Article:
Role of polio workers to eradicate disease in Sindh lauded



KARACHI: Sindh Emergency Operations for Polio Eradication Coordinator Fayaz Jatoi has lauded the efforts made by polio workers in Sindh and the headway made in polio eradication in Pakistan.

He congratulated frontline workers for bringing the country to the brink of polio eradication.

On the occasion of the World Polio Day, Fayaz Jatoi pointed out that in 2014 Sindh had 30 polio cases, out of which 23 were reported from Karachi which was known as the hub of virus circulation. However, through the implementation of innovative strategies, Sindh has only reported one case of polio from Karachi so far in the current year; the only case reported in the province since April 2016.

He said that this improvement can be owed to the efforts of commissioners, deputy commissioners, health department and the teams of valiant frontline health workers who go door to door to vaccinate children.

“Community ownership of polio eradication effort is the key to success in defeating the virus,” he said. “We must take the community on board in polio eradication and these vaccinations are to safeguard the future of our children and they must be involved in every step of the campaign,” Jatoi added.

He further stated that approximately 60,000 health workers administer the oral polio vaccine to 8.6 million children below five years of age in Sindh, and it must be done repeatedly to eradicate polio from the country.

He also said that parents must understand that they need to give the polio vaccine every time it is offered until their children are five years old.

Polio vaccination has been endorsed by all private hospitals in Sindh and the Pakistan Medical Association and the Pakistan Pediatric Association have both reiterated their endorsement of the polio programme and repeated vaccination at the doorsteps.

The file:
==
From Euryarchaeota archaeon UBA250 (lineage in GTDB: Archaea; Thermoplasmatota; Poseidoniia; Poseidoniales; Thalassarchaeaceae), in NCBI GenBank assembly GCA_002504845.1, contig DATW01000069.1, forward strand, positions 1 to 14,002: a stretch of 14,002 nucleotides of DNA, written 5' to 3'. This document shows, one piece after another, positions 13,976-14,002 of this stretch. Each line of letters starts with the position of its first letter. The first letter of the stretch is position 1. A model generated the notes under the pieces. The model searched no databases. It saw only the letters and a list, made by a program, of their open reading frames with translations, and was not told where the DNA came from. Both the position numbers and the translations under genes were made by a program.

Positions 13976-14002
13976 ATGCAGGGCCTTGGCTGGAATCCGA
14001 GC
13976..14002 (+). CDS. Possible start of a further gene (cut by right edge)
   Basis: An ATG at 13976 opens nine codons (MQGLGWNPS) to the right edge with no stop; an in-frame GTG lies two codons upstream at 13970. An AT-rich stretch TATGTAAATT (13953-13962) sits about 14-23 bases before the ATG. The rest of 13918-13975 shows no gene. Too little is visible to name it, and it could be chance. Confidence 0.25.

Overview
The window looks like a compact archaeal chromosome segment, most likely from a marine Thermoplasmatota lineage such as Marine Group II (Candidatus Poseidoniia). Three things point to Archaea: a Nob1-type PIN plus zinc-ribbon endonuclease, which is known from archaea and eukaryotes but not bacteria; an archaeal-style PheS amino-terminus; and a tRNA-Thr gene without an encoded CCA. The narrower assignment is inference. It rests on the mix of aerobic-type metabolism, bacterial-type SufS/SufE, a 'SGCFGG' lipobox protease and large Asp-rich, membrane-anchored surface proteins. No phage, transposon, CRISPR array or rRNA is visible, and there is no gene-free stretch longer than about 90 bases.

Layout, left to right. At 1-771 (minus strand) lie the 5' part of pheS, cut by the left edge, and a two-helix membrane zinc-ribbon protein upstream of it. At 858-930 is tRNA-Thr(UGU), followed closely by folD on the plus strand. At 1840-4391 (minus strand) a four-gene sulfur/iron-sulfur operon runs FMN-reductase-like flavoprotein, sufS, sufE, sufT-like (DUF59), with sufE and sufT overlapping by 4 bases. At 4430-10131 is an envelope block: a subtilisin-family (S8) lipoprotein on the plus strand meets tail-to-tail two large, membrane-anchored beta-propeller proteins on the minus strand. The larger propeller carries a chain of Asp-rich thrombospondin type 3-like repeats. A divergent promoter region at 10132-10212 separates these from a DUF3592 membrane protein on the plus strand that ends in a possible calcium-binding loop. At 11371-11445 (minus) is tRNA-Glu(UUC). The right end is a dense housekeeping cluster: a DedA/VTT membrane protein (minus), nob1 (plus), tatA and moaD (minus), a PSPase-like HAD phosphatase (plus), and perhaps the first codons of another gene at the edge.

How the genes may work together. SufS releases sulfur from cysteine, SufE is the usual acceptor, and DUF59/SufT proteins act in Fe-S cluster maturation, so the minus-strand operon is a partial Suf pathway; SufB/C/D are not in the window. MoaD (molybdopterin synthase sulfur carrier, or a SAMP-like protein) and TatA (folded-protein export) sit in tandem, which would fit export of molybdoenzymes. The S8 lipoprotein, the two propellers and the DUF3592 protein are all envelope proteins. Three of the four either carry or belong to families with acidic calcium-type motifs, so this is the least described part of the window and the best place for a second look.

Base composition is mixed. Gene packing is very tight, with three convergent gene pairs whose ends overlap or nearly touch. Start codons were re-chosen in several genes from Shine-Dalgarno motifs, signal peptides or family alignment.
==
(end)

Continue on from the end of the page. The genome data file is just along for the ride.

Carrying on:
In 2014, Pakistan had reported 306 cases of polio, and today the number is at a historical low of 5 cases (1 each from Karachi, Lodhran, Lakki Marwart Qilla Abdullah and Gilgit-Baltistan). This highlights the remarkable improvement in the programme.

“As we celebrate the World Polio Day we must raise awareness around this virus which is easily preventable through vaccination. Why should a child suffer from a vaccine-preventable disease,” said Fayaz Jatoi. He further added, “I urge teams to try and reach every child and I request parents to cooperate with the teams that knock at your doorsteps to provide your children with the protection they need against the virus.”

Polio is a crippling and potentially fatal infectious disease. It has no cure but there are safe and effective vaccines that can protect children from polio.

The oral polio vaccine, when given multiple times, almost always protects a child from polio for life. The strategy to eradicate polio is therefore based on preventing infection and that is why 250,000 workers go door to door to during every polio campaign in Pakistan so they can save children from disability.